The agreement reached this past weekend between the five permanent members of the U.N. Security Council plus Germany, and Iran sets a six month time-table and a stepping stone towards a peaceful resolution of the conflict over Iran’s uranium enrichment program. President Obama addressed the agreement late Saturday night saying:
While today’s announcement is just a first step, it achieves a great deal. For the first time in nearly a decade, we have halted the progress of the Iranian nuclear program, and key parts of the program will be rolled back. Iran has committed to halting certain levels of enrichment and neutralizing part of its stockpiles. Iran cannot use its next-generation centrifuges, which are used for enriching uranium. Iran cannot install or start up new centrifuges, and its production of centrifuges will be limited. Iran will halt work at its plutonium reactor. And new inspections will provide extensive access to Iran’s nuclear facilities and allow the international community to verify whether Iran is keeping its commitments.
These are substantial limitations which will help prevent Iran from building a nuclear weapon. Simply put, they cut off Iran’s most likely paths to a bomb. Meanwhile, this first step will create time and space over the next six months for more negotiations to fully address our comprehensive concerns about the Iranian program. And because of this agreement, Iran cannot use negotiations as cover to advance its program.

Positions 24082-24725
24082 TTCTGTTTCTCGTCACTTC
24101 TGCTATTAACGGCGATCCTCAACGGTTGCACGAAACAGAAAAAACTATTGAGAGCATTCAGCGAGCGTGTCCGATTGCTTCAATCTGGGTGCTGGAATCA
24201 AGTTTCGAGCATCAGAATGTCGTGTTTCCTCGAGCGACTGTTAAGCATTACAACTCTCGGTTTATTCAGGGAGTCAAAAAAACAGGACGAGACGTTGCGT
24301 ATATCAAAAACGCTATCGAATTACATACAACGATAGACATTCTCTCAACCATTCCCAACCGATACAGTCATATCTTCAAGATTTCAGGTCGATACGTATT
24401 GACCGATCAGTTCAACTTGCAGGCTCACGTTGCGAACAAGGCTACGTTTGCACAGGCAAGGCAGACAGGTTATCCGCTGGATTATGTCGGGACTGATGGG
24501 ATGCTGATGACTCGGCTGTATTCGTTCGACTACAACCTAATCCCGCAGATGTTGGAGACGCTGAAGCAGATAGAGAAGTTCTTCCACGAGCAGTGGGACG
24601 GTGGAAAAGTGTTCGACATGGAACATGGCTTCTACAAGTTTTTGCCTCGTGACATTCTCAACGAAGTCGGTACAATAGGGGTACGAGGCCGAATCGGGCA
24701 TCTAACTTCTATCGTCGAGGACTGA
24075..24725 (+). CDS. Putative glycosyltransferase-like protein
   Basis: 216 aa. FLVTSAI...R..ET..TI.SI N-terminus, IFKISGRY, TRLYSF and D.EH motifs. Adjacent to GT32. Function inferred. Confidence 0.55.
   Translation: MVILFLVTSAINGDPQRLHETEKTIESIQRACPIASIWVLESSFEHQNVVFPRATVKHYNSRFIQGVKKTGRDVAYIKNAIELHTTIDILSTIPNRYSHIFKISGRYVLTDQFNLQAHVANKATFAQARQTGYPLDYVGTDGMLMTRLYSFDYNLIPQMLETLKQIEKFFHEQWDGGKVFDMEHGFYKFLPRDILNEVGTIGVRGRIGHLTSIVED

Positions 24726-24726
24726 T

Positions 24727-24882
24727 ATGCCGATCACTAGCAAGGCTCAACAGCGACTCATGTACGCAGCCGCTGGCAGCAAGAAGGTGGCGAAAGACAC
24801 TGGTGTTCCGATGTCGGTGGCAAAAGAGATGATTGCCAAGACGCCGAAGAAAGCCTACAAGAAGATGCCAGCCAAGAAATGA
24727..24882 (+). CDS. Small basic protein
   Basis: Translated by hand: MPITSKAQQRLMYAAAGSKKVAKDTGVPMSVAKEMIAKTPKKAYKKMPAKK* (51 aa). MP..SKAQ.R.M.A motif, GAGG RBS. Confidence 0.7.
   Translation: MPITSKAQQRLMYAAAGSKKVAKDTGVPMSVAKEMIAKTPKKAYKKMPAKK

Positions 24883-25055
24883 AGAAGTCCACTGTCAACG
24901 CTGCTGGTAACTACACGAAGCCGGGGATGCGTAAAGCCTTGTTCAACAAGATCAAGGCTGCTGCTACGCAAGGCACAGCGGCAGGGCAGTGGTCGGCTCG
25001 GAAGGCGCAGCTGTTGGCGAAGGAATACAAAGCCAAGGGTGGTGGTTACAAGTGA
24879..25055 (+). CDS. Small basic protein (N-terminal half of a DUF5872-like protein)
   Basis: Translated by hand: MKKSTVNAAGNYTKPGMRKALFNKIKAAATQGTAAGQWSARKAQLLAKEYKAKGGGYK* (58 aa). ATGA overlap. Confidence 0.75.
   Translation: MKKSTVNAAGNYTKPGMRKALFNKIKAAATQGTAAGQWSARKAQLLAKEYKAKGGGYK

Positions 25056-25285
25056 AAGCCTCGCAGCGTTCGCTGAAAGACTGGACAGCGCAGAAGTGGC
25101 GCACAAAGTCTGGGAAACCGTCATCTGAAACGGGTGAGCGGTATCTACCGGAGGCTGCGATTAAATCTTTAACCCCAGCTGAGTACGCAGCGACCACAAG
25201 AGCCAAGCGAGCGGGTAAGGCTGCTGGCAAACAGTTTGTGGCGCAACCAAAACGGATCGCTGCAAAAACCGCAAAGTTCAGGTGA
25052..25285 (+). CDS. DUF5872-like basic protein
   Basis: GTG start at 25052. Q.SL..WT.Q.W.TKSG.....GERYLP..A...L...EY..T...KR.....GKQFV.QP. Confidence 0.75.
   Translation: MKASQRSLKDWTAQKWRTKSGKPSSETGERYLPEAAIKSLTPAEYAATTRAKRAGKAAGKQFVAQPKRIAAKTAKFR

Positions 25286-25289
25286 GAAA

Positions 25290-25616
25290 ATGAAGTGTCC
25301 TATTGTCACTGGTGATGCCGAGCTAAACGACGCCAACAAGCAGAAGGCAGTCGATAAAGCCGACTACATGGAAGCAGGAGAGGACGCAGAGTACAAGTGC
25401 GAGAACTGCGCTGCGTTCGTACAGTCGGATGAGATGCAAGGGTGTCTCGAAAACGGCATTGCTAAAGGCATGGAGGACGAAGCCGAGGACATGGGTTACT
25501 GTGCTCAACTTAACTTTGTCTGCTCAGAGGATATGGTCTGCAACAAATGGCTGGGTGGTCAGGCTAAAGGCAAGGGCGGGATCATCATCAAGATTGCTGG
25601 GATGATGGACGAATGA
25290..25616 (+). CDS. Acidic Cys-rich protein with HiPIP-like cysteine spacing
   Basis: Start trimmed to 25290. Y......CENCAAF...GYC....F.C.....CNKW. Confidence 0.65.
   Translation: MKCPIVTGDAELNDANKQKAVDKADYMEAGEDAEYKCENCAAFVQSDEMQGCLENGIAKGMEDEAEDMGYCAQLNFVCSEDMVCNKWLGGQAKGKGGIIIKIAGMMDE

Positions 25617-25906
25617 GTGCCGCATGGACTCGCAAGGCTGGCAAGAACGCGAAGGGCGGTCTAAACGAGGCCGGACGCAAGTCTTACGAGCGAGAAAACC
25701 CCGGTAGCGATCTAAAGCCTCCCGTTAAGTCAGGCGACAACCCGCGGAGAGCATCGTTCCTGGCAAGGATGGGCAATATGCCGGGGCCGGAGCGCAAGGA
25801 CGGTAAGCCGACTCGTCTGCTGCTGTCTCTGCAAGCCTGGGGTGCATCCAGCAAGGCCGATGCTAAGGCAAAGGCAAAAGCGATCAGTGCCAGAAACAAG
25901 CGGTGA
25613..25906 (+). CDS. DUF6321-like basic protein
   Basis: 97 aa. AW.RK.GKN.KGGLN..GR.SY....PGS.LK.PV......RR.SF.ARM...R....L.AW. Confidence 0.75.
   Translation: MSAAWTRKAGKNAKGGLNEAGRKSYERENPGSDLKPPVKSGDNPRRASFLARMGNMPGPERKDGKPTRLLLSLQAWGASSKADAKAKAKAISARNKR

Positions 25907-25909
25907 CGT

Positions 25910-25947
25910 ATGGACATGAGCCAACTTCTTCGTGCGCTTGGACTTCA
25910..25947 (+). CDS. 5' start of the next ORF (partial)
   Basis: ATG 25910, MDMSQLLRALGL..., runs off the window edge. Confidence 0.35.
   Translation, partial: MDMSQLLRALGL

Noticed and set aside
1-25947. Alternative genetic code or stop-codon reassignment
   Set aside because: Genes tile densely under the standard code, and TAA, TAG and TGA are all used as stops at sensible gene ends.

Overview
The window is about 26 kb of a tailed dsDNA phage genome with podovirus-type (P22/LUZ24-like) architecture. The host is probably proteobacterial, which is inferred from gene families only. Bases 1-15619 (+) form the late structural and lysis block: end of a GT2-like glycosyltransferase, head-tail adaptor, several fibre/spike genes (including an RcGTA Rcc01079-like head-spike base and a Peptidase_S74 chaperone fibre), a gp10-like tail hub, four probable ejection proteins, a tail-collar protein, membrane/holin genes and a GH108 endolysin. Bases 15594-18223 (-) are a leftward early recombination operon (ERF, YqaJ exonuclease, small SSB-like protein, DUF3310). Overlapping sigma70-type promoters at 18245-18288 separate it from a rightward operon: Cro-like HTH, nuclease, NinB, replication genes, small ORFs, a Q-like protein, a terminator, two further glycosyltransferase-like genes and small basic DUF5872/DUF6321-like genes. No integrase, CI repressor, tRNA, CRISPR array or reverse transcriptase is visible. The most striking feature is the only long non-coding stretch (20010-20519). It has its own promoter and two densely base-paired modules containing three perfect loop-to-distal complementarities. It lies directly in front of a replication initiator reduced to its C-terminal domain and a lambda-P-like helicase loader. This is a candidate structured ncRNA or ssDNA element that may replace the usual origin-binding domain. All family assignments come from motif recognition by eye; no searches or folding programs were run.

But the Orange County Register reports that Congressman Ed Royce, Chairman of the House Foreign Affairs Committee, does not think it’s time to negotiate. “We have to be able to hold their feet to the fire over this deal,” Royce said on CNN’s State of the Union. “We need to ratchet up those sanctions until Iran is willing to agree to give up its right to enrich, to give up its nuclear program. Until they do that they’re still on the road to have the capability for undetectable nuclear weapons breakout and that’s the bottom line,” he said.
It must be frustrating for partisan Republicans like Royce to see President Obama’s administration make progress in addressing international relations through negotiation rather than war. Royce is apparently still living in the President George W. Bush years of “bomb first, negotiate later.” This historic agreement is not the end of Iran’s nuclear program. It is the beginning steps of a dialogue with a nation that the international community has sanctioned into the economic equivalent of the Dark Ages. Sanctions have worked, and Iran has come to the table under new leadership.
After 34 years of mistrust between Iran and the west, President Obama has seized the opportunity provided by a change Iranian leadership ending hostile rhetoric. We have tried “peace” through the barrel of the gun and that has proven in effective and expensive. Now we have the opportunity to find peace and reconciliation through dialogue. It will not be easy to bridge the decades of mistrust, and the current agreement could still fall apart if extremists in Iran or the United States get their way. But President Obama and Secretary of State John Kerry have taken the opportunity to try a diplomatic solution to thwart the threat of Iranian nuclear weapons capability.